first motive means individual to said forward-propulsion units and connected therewith for respectively driving said units;
second motive means individual to said engine nacelles and respectively connected with the forward-propulsion units on the respective side of said fuselage for jointly driving them, at least one of said first and second motive means producing a heated fluid; and
heat-exchanging means lying along at least one of said surfaces and connected with said one of said motive means for receiving said heated fluid and thereby heating said air flow.
2. An aircraft as defined in claim 1 wherein said first motive means includes a plurality of gas-turbine engines each assigned to a respective one of said forward-propulsion units, said gas-turbine engines being connected with said heat-exchanging means along said one of said surfaces.
3. An aircraft as defined in claim 1 wherein said second motive means are nuclear reactors, said nacelles being provided with shield means for intercepting radiation from said reactors toward said fuselage.
4. An aircraft as defined in claim 3, further comprising jettison means for detaching said nacelles from said wing structure under emergency conditions.
5. An aircraft as defined in claim 3, further comprising a mechanical transmission coupling each of said nuclear reactors with a respective group of said forward-propulsion units upon a respective side of said fuselage.
6. An aircraft as defined in claim 3 wherein said nuclear reactors are each provided with a respective electric generator, and each. of said forward-propulsion units is provided with an electric motor, the electric motors of said forward-propulsion units on each side of said fuselage being electrically connected with the respective generator for simultaneous operation thereby.
7. An aircraft as defined in claim 6, further comprising mechanical transmission means interconnecting the forward-propulsion units on each side of said fuselage for synchronous operation.
8. An aircraft as defined in claim 1, further comprising flap means on the upper of said airfoils, shiftable into the path of said air flow for deflecting the air heated along said one of said surfaces.
9. An aircraft as defined in claim 1, further comprising at least two streamlined struts interconnecting said airfoils on opposite sides of said fuselage and forming said one of said surfaces, said heat-exchanging means being mounted in said struts.
10. An aircraft of large wing span comprising a fuselage including a cabin; a wing structure secured to said fuselage, said wing structure including a plurality of vertically spaced horizontal airfoils extending transversely from said fuselage on opposite sides thereof; a pair of streamlined struts remote from said cabin interconnecting the tips of said airfoils on opposite sides of said fuselage; a pair of nacelles respectively supported by said struts; propulsion means supported on said wing structure at a level between said airfoils on opposite sides of said fuselage; and drive means including a pair of nuclear power plants in said nacelles for energizing said propulsion means, said propulsion means comprising a row of propellers on each side of said fuselage, each of said power plants respectively including an electric generator, said drive means including individual motors for rotating said propellers and circuit means connecting the motors of each row to the adjoining generator.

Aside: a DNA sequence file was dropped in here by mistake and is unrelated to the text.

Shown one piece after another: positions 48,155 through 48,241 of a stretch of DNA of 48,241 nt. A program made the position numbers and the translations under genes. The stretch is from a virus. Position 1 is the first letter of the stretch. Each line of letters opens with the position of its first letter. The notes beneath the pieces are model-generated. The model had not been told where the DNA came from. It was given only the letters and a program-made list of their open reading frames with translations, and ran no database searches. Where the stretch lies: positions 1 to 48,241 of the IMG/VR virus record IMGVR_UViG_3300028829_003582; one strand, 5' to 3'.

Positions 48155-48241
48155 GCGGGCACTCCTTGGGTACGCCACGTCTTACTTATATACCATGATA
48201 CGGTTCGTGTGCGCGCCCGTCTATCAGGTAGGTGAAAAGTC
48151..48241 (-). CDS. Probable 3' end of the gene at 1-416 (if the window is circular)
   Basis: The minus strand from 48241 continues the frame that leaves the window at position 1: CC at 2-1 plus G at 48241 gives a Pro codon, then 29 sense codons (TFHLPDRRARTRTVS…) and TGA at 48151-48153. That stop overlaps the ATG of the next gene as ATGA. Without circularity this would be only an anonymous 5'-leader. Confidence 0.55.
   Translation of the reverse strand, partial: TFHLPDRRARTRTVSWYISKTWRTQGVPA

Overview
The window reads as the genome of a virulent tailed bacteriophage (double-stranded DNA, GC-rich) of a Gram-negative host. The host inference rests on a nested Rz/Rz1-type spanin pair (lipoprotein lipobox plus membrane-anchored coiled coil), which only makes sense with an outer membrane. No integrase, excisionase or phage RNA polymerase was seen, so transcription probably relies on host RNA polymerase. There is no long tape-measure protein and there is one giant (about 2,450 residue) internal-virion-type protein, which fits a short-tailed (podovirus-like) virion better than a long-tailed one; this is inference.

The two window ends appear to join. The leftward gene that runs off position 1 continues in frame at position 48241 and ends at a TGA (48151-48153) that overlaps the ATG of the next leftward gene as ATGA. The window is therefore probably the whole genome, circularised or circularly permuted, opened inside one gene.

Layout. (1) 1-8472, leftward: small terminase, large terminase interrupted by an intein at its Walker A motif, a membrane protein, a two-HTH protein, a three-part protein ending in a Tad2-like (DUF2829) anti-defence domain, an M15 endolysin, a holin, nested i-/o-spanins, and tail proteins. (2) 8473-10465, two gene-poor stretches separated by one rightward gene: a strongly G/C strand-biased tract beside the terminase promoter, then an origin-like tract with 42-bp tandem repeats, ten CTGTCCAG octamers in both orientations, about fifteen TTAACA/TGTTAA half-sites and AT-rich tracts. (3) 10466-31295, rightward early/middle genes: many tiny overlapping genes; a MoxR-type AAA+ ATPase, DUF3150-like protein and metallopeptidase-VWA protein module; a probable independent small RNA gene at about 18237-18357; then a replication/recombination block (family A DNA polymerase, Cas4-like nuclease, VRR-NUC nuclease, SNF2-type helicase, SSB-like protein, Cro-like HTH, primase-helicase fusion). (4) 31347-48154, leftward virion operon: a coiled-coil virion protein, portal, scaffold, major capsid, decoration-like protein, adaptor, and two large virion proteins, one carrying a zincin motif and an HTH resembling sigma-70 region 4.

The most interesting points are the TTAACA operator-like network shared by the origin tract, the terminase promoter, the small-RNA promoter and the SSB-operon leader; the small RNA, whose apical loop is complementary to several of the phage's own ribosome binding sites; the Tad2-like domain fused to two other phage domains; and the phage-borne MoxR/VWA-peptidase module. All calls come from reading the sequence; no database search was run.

11. An aircraft as defined in claim wherein the propellers of each row are provided with a mechanical linkage for synchronizing their rotation.
12. An aircraft as defined in claim 10 wherein at least the airfoil immediately above the level of said propellers on each side of the fuselage is provided with trailing-edge flaps extending along each row and downwardly deflectable into the path of the air stream from said propellers.
13. An aircraft as defined in claim 12 wherein said flaps are composed of articulated members separated by slots for modifying a boundary layer of said air stream.
References Cited UNITED STATES PATENTS 1,318,791 10/1919 Nelson 244 1,421,803 7/1922 Martin 24460 1,471,243 10/ 1923 Coflin 24442.4 1,878,808 9/1932 Beaver 24442 1,879,632 9/ 1932 OBrien 24454 1,886,327 11/1932 Carlson 24458 1,922,769 8/ 1933 Kleinhenz 244106 2,013,673 9/1935 Sias 24453 2,488,392 11/ 1949 Forsyth 24453 3,061,244 10/1962 Max 24442 3,116,212 12/1963 Lindberg 24474 3,121,546 2/1964 Bruyere 244 FOREIGN PATENTS 502,680 2/ 1920 France. 3 64,413 11/ 1922 Germany.
OTHER REFERENCES Aviation Week, May 6, 1957, p. 53; July 13, 1959, pp. 64, 65, 67.
MILTON BUCHLER, Primary Examiner.
J. PITTENGER, Assistant Examiner.